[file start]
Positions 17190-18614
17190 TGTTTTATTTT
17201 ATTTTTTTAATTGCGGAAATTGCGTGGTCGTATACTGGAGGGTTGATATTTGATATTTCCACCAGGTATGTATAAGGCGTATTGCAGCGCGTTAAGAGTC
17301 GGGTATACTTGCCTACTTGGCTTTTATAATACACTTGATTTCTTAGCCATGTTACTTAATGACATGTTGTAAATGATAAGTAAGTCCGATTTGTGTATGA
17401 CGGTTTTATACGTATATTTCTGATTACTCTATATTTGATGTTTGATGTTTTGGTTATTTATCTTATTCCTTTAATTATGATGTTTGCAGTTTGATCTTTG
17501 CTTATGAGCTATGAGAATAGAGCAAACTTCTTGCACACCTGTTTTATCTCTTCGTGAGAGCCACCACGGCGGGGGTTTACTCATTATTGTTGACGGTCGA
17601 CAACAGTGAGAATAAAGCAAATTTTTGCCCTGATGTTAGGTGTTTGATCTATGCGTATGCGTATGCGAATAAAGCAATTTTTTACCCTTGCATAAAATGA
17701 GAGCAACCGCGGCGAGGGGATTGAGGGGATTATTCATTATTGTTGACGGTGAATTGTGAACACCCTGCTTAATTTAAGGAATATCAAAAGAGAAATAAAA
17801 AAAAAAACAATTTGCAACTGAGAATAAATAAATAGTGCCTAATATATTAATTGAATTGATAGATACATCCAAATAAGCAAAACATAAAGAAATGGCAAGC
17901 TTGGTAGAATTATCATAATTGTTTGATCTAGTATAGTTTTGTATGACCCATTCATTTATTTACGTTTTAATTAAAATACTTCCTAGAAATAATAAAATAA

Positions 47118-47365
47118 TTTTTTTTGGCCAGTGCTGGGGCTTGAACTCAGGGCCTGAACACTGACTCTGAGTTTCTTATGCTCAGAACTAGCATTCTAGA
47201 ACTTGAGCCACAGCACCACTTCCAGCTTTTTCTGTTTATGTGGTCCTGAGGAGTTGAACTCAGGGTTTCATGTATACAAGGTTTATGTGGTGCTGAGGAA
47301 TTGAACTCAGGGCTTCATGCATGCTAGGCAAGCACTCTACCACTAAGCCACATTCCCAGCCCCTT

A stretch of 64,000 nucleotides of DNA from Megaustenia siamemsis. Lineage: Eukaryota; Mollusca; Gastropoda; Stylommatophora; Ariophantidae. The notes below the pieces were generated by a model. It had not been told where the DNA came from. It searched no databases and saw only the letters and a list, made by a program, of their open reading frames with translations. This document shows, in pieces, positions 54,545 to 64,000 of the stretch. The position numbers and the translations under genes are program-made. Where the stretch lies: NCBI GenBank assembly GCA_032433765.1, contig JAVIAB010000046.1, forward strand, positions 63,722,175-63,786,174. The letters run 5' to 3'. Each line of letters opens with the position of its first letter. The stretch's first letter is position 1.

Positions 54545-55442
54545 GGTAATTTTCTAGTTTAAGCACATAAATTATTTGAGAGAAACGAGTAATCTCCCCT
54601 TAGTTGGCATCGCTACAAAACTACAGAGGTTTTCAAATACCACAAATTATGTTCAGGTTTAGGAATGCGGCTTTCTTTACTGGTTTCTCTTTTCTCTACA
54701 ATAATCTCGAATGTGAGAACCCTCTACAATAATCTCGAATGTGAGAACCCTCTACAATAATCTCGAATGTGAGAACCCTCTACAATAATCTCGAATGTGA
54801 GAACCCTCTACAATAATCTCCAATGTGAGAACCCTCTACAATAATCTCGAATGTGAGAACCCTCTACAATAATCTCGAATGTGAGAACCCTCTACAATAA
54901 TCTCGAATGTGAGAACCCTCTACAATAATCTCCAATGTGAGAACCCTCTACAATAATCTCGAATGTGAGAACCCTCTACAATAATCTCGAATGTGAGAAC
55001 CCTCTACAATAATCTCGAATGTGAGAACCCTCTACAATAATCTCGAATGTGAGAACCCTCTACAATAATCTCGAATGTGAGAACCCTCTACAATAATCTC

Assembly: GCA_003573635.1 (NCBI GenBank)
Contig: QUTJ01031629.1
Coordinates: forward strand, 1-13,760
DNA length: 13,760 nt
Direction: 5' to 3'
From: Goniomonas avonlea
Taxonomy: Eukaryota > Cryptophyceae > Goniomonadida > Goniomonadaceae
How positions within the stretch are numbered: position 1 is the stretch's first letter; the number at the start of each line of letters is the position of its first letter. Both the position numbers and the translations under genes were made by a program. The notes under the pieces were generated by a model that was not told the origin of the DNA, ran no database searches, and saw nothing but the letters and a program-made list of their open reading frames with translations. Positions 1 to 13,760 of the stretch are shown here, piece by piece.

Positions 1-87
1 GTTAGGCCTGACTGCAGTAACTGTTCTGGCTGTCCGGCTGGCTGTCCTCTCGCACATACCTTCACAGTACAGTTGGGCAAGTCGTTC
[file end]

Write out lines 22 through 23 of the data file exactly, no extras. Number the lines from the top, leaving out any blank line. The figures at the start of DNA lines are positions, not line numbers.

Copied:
55001 CCTCTACAATAATCTCGAATGTGAGAACCCTCTACAATAATCTCGAATGTGAGAACCCTCTACAATAATCTCGAATGTGAGAACCCTCTACAATAATCTC

Assembly: GCA_003573635.1 (NCBI GenBank)